Ala D. Holocaust testimony (HVT-724) interviewed by Diane Fagelman and Sarah Popowski
- Dallas, Tex. : Memorial Center for Holocaust Studies, 1985
- Interview Date
- December 14, 1985.
- 2 copies: 3/4 in. dub; and 1/2 in. VHS with time coding.
- Cite As
- Ala D. Holocaust Testimony (HVT-724). Fortunoff Video Archive for Holocaust Testimonies, Yale University Library.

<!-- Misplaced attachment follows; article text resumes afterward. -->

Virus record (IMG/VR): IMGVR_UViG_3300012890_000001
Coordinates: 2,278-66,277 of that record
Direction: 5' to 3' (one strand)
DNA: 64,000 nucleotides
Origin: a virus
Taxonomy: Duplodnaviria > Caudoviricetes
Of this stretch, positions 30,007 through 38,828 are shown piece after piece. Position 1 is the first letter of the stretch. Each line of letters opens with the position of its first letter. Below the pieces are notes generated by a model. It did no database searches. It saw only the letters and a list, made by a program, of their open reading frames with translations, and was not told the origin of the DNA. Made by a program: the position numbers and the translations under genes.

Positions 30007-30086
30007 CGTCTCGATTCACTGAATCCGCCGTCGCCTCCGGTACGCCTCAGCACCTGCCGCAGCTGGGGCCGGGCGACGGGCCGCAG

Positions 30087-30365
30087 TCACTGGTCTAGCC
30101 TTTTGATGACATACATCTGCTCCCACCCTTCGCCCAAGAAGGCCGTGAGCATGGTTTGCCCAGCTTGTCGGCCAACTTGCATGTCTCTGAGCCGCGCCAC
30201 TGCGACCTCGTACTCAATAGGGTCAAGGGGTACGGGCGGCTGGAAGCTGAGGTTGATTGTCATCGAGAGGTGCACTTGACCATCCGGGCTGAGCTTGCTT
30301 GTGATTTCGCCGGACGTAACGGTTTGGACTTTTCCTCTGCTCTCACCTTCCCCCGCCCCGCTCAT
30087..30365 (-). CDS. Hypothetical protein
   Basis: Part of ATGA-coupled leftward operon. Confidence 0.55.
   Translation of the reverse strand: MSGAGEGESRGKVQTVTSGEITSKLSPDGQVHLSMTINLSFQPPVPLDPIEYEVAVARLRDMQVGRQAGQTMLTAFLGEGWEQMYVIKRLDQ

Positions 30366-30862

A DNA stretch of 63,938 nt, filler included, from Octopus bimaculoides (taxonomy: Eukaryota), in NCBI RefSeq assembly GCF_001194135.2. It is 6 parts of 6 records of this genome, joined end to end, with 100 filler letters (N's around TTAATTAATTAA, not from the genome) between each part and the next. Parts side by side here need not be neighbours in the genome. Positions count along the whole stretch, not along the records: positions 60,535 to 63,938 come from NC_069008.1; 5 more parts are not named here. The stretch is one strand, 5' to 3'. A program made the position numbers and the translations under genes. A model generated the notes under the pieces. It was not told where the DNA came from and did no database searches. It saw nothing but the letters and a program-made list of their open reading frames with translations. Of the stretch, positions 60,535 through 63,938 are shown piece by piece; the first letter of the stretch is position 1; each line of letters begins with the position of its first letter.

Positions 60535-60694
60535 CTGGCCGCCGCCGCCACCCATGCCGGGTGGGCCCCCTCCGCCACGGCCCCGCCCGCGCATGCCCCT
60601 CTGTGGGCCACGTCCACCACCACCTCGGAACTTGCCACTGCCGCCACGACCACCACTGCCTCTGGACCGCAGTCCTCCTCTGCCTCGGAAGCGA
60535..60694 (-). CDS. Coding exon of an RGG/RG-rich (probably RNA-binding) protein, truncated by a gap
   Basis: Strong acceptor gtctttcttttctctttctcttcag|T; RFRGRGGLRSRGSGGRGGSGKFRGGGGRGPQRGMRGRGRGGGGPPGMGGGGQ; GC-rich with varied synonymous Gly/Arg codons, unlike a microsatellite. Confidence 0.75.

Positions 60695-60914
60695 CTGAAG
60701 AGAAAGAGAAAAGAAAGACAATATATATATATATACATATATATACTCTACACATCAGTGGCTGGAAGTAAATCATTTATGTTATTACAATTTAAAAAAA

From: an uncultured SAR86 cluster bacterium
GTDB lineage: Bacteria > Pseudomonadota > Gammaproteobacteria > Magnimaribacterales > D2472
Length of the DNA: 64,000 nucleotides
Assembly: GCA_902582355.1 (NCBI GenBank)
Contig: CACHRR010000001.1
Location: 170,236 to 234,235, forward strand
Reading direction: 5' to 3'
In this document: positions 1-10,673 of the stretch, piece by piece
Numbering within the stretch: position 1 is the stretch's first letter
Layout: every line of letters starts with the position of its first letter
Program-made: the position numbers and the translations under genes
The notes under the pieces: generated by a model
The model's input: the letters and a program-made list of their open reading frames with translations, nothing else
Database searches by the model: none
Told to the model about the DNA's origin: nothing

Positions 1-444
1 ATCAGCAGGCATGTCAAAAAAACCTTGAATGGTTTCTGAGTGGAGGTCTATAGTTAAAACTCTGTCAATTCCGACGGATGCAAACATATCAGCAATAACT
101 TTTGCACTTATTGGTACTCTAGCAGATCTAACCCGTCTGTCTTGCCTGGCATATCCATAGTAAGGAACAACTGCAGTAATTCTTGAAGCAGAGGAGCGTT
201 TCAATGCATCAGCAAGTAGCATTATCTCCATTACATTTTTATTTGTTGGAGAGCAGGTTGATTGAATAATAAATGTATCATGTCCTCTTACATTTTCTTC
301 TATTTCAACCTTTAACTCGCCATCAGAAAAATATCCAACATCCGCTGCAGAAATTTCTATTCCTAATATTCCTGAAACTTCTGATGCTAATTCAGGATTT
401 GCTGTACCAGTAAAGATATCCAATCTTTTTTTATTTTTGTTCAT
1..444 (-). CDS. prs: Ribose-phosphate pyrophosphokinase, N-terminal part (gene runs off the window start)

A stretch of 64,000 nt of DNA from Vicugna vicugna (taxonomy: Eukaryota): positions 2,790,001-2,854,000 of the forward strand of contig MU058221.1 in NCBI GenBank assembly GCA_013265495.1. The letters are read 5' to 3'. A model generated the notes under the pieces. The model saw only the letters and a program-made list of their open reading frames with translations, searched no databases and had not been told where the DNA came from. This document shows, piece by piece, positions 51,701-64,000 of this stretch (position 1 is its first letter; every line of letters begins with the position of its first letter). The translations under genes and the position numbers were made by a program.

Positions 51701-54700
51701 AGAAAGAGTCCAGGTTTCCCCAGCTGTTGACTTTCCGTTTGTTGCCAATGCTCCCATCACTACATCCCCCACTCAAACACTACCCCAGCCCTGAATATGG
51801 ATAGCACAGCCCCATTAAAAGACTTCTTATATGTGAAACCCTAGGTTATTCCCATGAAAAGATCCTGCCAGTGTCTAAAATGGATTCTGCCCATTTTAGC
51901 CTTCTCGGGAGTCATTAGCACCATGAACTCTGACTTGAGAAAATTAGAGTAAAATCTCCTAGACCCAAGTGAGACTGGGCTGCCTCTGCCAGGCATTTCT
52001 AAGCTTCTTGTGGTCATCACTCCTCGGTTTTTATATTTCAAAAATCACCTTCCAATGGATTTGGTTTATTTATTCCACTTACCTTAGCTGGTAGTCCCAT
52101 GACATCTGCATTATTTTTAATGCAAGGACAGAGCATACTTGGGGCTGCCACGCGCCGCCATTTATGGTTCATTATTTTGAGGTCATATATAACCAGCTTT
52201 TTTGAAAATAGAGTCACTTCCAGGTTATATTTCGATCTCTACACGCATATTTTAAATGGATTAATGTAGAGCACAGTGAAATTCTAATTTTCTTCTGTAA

Videotape testimony of Ala D., who was born in Będzin, Poland in approximately 1931, one of eight children. She recounts her family's orthodoxy; German invasion; her brother's deportation in 1940; one sister never returning when she went to the bakery; another sister's deportation in 1941; arrest when she went to get food for her family; deportation to Sosnowiec, then another labor camp; slave labor in a weaving factory and on railways; losing three teeth when beaten by a guard; being injured when a train hit her work group (almost all were killed); transfer to Gross-Rosen, then Parschnitz; digging graves; losing faith in God; fellow prisoners sharing soup; liberation by Soviet troops; assistance from the Red Cross; hospitalization for six months; reunion with a sister; living with her in Stuttgart; re-hospitalization; her sister's emigration to the United States; assistance from UNRRA; another sister sending packages from Sweden; marriage to a survivor in 1947; moving to Garmisch-Partenkirchen; regaining her belief in God after her son's birth in 1948; emigration to the United States in 1949; the births of two more children; and her husband's murder in a robbery. Ms. D. attributes her survival to her hope of seeing her family again, and discusses nightmares resulting from her experiences.